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Principal asks parents to trim the tech for Thanksgiving

Friedell Middle School Principal Oscar Uribe and his staff had a heartfelt Thanksgiving message for parents as students entered the extended holiday break.

Enjoy the holiday family time. Recharge your batteries. And, to the extent possible, keep kids away from social media.

"In addition to academic fatigue, students may also have social fatigue and can benefit from a 'little vacation' from their friends," the Friedell message said. "We recommend that you help facilitate that resting time by limiting the amount of time your child spends texting and using social media to interact with peers and redirecting that time toward some family enrichment."

Uribe said Friedell sees education as a partnership between home and school. Teachers and students use a lot of technology during the day. The school recently was selected as one of six schools covered by the district's expanded one-to-one iPad initiative. Even so, it's important to take a break from technology and use the holidays as a time of reflection and family.

"I have two kids. I know sometimes we're really busy and don't take enough time to sit down and relax and talk about the different things that we're doing," Uribe said.


Freidell's advice also jibes with the results of a recent study by Eventbrite on Americans' attitudes toward technology during holiday celebrations. It found the nearly universal presence of smartphones and hand-held devices fueling a "tech backlash" — 66 percent of U.S. adults thinking smartphones and iPods should be banned at Thanksgiving dinner.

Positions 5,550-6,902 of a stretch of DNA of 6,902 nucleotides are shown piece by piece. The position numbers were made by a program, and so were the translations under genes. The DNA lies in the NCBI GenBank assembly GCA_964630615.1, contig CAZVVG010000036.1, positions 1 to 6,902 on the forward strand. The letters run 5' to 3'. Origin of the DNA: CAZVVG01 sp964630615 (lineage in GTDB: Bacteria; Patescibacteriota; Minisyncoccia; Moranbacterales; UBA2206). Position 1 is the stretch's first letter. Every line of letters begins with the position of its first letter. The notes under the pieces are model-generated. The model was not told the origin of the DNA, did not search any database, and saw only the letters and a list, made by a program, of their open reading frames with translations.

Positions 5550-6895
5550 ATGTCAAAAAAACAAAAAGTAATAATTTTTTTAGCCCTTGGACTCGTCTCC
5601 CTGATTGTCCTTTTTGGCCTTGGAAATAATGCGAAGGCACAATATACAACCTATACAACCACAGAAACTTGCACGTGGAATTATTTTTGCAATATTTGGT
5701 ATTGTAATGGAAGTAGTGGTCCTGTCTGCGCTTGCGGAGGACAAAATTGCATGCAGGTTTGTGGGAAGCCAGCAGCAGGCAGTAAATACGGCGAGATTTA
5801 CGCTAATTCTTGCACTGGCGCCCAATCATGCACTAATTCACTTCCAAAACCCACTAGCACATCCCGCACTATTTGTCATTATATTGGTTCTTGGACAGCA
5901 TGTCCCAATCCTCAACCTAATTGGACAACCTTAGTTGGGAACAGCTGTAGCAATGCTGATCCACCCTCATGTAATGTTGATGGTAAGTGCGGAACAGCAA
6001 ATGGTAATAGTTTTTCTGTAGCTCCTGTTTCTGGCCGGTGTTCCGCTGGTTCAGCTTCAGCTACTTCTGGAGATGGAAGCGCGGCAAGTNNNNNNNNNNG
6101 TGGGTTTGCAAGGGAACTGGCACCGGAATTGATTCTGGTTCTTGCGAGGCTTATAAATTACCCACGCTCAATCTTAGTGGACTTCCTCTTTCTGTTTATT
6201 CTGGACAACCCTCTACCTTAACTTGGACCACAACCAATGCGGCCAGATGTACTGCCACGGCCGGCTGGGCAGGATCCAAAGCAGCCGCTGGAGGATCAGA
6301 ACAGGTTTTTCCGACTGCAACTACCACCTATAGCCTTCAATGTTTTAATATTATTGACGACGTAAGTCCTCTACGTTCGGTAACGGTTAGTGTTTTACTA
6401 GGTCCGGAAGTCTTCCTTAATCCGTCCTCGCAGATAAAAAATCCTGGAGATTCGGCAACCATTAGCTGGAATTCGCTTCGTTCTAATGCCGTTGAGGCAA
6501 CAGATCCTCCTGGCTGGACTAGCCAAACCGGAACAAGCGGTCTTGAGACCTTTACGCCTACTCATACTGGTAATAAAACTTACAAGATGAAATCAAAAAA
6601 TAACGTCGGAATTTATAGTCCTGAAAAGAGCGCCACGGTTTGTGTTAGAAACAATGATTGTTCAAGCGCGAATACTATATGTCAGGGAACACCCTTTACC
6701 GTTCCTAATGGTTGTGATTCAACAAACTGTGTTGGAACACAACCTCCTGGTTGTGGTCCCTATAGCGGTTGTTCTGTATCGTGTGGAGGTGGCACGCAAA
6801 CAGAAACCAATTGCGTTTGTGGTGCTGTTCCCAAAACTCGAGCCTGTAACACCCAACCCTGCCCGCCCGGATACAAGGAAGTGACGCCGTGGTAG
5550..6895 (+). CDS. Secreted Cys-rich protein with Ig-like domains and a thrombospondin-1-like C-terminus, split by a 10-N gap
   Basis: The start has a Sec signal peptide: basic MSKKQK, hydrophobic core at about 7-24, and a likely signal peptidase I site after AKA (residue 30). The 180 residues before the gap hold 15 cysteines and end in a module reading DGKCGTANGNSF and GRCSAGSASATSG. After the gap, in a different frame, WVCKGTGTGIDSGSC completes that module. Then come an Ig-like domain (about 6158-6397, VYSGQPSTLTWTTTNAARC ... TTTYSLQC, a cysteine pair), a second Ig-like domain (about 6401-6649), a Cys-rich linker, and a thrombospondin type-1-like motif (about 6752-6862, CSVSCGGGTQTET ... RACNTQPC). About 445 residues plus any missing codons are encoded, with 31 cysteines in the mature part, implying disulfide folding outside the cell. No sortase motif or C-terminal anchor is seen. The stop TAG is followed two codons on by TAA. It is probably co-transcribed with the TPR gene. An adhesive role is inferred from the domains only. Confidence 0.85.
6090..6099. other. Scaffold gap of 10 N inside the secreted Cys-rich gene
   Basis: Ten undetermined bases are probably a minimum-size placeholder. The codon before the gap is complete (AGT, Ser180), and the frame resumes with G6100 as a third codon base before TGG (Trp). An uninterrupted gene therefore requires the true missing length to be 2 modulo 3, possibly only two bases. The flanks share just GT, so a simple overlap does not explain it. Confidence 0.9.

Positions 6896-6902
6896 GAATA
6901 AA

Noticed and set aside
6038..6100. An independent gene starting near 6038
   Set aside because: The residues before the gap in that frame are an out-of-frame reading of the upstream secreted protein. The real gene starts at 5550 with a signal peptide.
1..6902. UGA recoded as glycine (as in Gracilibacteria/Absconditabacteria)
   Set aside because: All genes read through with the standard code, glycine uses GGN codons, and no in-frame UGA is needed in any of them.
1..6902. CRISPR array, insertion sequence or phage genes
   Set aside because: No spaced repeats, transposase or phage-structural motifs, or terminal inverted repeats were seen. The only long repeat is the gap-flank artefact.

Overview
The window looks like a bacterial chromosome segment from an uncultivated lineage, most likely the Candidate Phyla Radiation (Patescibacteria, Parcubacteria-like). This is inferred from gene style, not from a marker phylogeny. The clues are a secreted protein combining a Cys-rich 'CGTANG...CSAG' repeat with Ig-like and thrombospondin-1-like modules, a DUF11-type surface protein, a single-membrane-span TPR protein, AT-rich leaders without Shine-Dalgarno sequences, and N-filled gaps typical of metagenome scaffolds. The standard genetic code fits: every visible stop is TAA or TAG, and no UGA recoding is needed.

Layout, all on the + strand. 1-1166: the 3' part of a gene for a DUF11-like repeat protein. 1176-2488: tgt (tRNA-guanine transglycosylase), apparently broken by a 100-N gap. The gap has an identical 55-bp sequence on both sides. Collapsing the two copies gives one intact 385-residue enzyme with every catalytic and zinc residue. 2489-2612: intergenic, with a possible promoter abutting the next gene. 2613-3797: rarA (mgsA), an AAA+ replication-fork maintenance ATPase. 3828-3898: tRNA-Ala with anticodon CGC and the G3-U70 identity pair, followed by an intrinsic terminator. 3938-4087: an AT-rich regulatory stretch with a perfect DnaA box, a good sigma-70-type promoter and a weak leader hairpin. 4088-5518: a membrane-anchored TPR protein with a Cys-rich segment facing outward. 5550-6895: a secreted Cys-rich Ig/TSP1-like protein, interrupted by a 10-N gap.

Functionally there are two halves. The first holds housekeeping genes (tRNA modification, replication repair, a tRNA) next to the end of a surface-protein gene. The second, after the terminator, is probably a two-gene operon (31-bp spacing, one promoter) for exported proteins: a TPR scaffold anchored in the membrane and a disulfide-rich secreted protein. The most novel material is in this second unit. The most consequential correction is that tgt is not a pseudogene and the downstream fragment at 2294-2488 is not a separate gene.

Women are even more anti-tech during T-day: 71 percent of women think that phones and other devices should be banned, while 62 of men thought so.

But the biggest advocate of no-phones-at-Thanksgiving were grandmothers: 85 percent of women 65-and-older think tech should be forbidden at dinner, while 71 percent of men in that age group favored a phone-free Thanksgiving.

How do parents enforce such a decree? One suggestion from Eventbrite was that the first person to peek at their phone should have to do the dishes.

Uribe, who leads the 450-student middle school, said the classroom and the home are similar when it comes to setting expectations on the use of technology. As Friedell prepares to hand an iPad to each student, the school has been working closely with teachers to establish ground rules for how students use their mobile devices.

"We set those rules in my house, and sometimes it works and sometimes it doesn't," Uribe said.

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